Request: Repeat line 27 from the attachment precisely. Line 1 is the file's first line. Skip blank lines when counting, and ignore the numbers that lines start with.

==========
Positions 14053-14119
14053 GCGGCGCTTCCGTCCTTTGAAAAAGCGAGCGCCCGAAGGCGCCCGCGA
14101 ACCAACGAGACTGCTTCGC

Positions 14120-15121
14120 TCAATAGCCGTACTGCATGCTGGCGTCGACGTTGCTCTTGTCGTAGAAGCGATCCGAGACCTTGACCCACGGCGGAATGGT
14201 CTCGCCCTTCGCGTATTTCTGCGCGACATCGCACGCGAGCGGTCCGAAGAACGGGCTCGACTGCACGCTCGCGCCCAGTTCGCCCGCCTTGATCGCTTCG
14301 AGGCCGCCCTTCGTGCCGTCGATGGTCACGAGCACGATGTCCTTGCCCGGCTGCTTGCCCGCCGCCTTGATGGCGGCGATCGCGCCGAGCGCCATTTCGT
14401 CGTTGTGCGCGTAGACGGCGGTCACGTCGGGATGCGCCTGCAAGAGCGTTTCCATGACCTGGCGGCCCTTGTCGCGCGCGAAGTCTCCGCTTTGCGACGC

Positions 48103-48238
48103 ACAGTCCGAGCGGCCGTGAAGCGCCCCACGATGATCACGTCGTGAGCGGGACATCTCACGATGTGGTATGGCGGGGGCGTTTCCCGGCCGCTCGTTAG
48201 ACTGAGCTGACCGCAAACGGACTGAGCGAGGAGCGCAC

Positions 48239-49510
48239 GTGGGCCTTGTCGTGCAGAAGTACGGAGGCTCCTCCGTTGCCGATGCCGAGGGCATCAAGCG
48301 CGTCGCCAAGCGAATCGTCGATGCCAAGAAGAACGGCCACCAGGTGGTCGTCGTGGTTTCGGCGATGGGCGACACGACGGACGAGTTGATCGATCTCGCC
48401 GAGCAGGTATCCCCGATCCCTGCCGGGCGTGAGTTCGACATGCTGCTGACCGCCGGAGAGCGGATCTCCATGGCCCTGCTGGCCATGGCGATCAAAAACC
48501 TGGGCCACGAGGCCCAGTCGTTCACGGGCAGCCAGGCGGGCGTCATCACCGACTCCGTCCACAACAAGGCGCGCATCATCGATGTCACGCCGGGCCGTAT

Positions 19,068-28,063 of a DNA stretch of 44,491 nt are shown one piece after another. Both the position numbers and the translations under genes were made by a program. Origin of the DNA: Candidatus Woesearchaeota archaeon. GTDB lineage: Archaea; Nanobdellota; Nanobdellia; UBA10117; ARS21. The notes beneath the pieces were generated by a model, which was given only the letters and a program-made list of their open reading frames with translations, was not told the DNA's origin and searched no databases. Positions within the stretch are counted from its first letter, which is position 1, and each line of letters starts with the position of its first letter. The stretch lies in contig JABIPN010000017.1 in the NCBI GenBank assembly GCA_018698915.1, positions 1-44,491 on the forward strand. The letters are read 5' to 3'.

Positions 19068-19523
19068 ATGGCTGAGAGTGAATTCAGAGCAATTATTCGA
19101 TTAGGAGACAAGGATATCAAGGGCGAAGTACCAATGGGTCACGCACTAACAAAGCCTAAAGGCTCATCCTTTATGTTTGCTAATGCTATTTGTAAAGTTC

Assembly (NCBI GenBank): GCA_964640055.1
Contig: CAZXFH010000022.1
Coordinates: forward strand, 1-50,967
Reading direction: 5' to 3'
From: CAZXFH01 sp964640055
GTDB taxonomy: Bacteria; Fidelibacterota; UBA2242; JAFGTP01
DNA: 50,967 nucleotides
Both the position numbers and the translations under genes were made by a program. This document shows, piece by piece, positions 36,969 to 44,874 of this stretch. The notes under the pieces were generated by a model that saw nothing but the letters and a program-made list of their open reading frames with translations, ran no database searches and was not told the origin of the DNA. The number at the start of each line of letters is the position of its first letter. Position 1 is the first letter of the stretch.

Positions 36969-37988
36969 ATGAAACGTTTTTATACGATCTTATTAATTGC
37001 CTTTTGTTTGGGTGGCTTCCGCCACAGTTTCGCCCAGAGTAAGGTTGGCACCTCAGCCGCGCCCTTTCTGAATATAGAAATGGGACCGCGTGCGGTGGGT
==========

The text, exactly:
DNA: 50,967 nucleotides